When Art Bell announced his return to daily broadcasting last spring the plan was to be internet-only, with just one shortwave station picking up the online feed. By the time his new show, “Midnight in the Desert,” launched in July he’d signed up about 23 terrestrial broadcast stations, indicating some definite pent-up demand.
This week Bell announced plans to begin satellite distribution that will be available to 4,000 terrestrial station in the U.S equipped to receive XDS feeds. While using an internet stream to feed affiliate stations works, it’s still a less-than-reliable workaround. Anyone who has experienced an internet station stutter or drop off can certainly understand why that scheme isn’t quite “broadcast quality.” Moving to satellite also makes it easier and less expensive to scale beyond the 30 affiliates now carrying the show.
The satellite feed begins October 1, and Bell is urging his fans to contact local stations to ask them to pick it up.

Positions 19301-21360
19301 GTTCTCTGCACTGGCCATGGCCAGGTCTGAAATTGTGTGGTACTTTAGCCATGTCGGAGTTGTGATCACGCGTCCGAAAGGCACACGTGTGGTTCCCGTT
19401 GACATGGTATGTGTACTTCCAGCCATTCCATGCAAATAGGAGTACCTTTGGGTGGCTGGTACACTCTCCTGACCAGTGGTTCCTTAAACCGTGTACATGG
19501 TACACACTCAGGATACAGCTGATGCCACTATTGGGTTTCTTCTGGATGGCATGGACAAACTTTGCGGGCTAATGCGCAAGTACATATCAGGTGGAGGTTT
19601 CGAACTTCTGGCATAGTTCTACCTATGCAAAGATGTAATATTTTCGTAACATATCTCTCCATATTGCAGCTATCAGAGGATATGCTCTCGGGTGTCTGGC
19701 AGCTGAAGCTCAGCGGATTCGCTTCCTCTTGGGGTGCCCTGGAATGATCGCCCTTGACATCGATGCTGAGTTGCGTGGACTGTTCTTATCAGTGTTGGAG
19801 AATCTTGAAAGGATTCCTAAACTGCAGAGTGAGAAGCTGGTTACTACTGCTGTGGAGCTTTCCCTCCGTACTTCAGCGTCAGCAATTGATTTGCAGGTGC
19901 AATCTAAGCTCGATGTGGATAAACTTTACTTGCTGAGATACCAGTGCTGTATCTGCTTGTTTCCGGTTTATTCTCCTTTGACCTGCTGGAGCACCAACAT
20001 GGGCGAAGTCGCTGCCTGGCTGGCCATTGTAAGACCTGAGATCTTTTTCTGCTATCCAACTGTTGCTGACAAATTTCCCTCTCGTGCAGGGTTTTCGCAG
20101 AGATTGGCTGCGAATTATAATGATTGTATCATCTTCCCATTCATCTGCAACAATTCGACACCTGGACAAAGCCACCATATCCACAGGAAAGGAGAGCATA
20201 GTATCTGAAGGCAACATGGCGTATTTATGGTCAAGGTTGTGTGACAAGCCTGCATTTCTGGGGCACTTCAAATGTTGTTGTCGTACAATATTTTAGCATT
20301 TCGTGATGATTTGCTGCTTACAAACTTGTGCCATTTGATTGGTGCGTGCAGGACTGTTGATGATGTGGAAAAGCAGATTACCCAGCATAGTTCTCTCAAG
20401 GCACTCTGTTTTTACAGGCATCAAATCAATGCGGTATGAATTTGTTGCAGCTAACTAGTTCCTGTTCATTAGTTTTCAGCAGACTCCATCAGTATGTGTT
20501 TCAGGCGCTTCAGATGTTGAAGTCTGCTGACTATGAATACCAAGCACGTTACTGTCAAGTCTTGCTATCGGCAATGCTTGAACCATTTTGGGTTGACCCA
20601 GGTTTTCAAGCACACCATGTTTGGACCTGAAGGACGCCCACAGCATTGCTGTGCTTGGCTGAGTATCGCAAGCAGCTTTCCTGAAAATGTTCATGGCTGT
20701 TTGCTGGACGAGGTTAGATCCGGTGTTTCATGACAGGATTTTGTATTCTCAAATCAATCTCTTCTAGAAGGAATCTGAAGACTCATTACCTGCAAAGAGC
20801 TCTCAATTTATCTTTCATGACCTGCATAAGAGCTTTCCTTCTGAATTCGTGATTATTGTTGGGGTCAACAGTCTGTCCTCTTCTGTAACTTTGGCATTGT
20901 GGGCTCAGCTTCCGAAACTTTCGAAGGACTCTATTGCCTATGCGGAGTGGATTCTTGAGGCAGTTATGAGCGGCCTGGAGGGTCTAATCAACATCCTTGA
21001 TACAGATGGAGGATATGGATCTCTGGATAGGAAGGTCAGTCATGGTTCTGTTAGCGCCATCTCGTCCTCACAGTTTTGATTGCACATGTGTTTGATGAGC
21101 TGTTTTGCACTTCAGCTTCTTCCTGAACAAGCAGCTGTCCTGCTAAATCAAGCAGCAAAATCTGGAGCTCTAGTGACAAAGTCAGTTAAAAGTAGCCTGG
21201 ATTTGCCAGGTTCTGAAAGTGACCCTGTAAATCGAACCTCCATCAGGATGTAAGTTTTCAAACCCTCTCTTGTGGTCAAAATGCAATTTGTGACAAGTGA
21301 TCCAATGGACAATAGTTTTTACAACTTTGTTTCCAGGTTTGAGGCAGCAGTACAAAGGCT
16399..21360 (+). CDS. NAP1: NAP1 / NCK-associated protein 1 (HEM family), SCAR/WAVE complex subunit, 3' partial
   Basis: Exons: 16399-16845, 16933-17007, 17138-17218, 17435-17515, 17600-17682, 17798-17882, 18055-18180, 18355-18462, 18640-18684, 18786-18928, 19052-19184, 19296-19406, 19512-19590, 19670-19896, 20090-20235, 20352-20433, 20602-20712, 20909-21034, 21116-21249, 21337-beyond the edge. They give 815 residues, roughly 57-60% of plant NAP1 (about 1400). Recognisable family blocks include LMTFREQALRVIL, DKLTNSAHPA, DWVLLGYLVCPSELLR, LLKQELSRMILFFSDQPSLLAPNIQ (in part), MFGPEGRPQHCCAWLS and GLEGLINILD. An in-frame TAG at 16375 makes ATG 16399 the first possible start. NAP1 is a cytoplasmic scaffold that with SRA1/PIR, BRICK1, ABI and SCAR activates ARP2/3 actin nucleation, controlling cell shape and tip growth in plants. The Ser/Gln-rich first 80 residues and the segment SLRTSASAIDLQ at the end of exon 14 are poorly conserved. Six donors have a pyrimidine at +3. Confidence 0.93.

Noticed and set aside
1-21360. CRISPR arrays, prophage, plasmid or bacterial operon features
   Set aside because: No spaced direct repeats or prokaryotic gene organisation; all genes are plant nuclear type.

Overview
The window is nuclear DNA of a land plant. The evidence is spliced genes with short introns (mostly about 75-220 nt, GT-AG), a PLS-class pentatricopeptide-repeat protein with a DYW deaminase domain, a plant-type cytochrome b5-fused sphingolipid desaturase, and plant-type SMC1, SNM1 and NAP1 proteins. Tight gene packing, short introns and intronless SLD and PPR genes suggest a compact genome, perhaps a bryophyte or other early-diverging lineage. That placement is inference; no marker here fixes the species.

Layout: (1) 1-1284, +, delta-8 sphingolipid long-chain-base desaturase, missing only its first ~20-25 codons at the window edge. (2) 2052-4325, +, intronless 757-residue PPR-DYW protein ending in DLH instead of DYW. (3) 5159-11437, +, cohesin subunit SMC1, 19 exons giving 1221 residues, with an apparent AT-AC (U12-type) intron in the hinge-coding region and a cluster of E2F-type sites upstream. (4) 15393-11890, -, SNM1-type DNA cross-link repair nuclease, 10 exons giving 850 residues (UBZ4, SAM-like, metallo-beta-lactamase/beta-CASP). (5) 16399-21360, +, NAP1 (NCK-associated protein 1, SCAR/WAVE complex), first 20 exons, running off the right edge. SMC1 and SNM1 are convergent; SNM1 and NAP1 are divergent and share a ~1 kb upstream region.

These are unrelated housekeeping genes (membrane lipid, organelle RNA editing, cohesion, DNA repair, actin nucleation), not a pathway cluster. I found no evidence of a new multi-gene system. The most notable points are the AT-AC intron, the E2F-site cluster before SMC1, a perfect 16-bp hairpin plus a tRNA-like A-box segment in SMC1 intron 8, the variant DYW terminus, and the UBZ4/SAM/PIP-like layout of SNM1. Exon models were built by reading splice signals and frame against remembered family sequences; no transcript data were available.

It’s interesting to note that MITD is sticking to its limited-commercial format, with only four to five minutes of ads an hour. That’s tiny compared to most syndicated talk radio, in which that number swells to well above 20 minutes. But it also means affiliate stations only have two minutes of ad time they can sell. Distributor Nexus Broadcast puts a positive spin on it, in a way that is reminiscent of how the low ad density in podcasts is touted:
While the local inventory is limited to the two minutes provided, this puts your local inventory at a premium. There should be no worries of losing income because of the limited commercial content. This is a positive for you!
As a listener I certainly appreciate how few ads there are on MITD, and as a radio lover I really do hope it’s a good deal for stations, too. Given the show’s late-night slot, combined with being perfect for AM radio, I can’t imagine it would be much of a risk for too many stations to give it a whirl.
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